Response of atrial natriuretic factor to acute and chronic increases of atrial pressures in experimental heart failure in dogs. Role of changes in heart rate, atrial dimension, and cardiac tissue concentration.
BACKGROUND: This study evaluated the role of changes in heart rate, atrial pressure, volume, and cardiac tissue atrial natriuretic factor (ANF) concentration in the modulation of plasma ANF concentration in a model of pacing-induced heart failure. METHODS AND RESULTS: The effects of acute right ventricular pacing (250 beats/min), acute volume expansion (35 ml/min), and volume expansion after 1 week of right ventricular pacing on plasma ANF concentration were compared in eight dogs (group 1). As shown during right ventricular pacing previously, volume expansion produced significant increases in cardiac filling pressures and left atrial volume. Right ventricular pacing and volume expansion produced similar increments in plasma ANF concentration: from 32 +/- 12 to 168 +/- 153 pg/ml (p less than 0.05) and from 32 +/- 9 to 137 +/- 113 pg/ml (p less than 0.05), respectively. When pacing was initiated after volume expansion, plasma ANF concentration increased further to 462 +/- 295 pg/ml (p less than 0.05) despite little change in filling pressures and left atrial volume. With repeated volume expansion after 1 week of pacing, there were no significant further increases in left atrial volume and plasma ANF concentrations (from 332 +/- 121 to 407 +/- 113 pg/ml) despite significant increases in filling pressures. Atrial and ventricular tissue samples were also obtained from 21 dogs paced to severe heart failure (group 2) and from 14 normal dogs (controls). In all groups, atrial ANF was higher than ventricular ANF concentration. At 1 week (group 1), left atrial appendage ANF concentration (6.2 +/- 2.5 versus 16.1 +/- 10.3 ng/mg) was reduced, whereas left ventricular free wall ANF concentration (0.62 +/- 0.31 versus 0.24 +/- 0.16 pg/mg) was increased compared with that of controls (both p less than 0.001). At severe heart failure (group 2), atrial ANF remained low, whereas ventricular ANF concentration was similar to that of the controls. CONCLUSIONS: These data indicate that in pacing-induced heart failure, changes in heart rate, atrial pressure, and volume all contribute to the increased plasma ANF concentration. However, by 1 week (early heart failure), ANF release is attenuated, perhaps because of the inability of the atria to be stretched further and because of reduced atrial ANF concentration. In addition, the ventricle may be an additional source of ANF.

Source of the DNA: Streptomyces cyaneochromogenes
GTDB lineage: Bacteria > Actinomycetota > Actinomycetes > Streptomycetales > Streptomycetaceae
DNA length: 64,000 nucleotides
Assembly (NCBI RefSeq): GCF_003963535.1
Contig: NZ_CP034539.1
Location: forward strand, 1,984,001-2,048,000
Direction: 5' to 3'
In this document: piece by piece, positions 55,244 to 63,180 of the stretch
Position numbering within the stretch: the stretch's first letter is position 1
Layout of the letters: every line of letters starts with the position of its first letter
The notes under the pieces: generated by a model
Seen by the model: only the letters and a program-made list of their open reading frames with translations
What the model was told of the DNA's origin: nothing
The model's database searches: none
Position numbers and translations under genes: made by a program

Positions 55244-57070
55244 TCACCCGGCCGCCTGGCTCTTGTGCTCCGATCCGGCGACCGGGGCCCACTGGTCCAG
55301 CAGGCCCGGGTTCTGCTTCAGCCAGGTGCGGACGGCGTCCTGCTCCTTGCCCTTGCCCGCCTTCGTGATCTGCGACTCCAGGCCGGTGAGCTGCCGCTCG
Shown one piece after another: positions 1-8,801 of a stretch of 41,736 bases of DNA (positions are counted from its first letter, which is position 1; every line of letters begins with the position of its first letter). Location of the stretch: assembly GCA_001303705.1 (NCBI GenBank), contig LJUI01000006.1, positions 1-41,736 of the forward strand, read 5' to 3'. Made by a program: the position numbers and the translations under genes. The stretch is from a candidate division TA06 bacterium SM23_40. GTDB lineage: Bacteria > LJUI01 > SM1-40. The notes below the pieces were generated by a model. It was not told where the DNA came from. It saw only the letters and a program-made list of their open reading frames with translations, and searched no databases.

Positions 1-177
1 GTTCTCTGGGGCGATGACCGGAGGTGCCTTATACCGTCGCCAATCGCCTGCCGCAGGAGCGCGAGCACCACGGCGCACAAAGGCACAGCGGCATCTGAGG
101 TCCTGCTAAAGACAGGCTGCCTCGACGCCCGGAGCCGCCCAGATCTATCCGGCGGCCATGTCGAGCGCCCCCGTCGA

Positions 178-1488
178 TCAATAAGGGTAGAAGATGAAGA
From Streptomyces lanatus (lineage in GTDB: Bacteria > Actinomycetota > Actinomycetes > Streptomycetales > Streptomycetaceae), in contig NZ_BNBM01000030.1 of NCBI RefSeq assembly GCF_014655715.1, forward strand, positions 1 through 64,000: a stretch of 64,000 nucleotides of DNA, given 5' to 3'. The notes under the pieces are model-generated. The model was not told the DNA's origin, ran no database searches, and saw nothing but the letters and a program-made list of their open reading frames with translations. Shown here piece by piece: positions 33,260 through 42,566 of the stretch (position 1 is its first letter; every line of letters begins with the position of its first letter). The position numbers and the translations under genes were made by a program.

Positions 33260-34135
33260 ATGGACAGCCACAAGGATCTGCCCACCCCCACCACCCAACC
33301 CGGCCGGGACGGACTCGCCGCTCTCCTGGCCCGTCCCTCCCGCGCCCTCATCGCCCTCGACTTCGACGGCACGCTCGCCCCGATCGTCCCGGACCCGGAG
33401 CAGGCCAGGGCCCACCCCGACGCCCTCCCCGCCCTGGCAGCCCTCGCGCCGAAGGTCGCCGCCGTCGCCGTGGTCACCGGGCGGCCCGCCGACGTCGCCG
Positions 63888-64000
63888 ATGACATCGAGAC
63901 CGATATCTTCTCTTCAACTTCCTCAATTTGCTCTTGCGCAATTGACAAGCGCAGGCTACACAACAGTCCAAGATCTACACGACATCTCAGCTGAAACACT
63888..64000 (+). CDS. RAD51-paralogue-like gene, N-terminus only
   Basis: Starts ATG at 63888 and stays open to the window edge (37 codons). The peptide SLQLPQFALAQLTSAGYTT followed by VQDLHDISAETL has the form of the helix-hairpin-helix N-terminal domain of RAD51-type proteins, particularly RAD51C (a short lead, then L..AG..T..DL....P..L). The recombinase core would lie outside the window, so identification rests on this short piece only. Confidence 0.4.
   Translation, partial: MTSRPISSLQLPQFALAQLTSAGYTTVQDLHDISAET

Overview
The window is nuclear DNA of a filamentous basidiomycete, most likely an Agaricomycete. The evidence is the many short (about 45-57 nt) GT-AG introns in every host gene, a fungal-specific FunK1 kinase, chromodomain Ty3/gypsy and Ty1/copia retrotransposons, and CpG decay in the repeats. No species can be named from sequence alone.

Moe, GW; Grima, EA; Angus, C; Wong, NL; Hu, DC; Howard, RJ; Armstrong, PW
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